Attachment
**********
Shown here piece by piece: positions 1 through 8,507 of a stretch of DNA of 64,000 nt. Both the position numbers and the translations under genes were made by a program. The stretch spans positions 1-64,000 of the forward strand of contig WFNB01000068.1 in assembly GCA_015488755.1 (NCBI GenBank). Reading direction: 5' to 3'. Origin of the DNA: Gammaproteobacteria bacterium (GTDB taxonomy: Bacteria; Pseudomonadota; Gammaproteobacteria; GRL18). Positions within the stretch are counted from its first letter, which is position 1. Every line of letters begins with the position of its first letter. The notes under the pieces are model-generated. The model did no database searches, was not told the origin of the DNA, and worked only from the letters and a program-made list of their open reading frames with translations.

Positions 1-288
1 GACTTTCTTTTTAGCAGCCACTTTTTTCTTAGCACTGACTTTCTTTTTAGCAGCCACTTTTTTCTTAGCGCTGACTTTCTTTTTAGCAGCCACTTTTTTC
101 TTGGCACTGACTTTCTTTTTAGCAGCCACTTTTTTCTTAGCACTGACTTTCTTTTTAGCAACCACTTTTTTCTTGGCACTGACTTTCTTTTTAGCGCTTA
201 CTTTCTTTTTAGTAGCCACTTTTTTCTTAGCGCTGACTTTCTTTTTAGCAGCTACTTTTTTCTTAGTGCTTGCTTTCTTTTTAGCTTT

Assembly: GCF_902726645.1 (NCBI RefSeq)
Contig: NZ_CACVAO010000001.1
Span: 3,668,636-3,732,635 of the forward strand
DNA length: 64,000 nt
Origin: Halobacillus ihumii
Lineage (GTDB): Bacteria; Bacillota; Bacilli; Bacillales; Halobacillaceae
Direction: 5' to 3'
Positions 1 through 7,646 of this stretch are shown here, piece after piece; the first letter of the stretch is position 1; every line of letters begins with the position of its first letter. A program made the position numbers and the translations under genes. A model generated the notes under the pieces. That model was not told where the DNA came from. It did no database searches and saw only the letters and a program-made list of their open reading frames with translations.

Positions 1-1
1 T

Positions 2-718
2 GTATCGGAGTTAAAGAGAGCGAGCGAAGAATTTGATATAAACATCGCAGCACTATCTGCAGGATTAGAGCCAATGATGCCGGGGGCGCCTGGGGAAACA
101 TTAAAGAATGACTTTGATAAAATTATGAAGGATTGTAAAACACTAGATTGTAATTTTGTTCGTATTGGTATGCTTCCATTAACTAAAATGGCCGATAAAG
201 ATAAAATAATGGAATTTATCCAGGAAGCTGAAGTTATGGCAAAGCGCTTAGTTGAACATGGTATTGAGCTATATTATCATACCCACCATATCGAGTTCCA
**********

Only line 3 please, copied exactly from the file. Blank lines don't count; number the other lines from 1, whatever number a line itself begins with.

1 GACTTTCTTTTTAGCAGCCACTTTTTTCTTAGCACTGACTTTCTTTTTAGCAGCCACTTTTTTCTTAGCGCTGACTTTCTTTTTAGCAGCCACTTTTTTC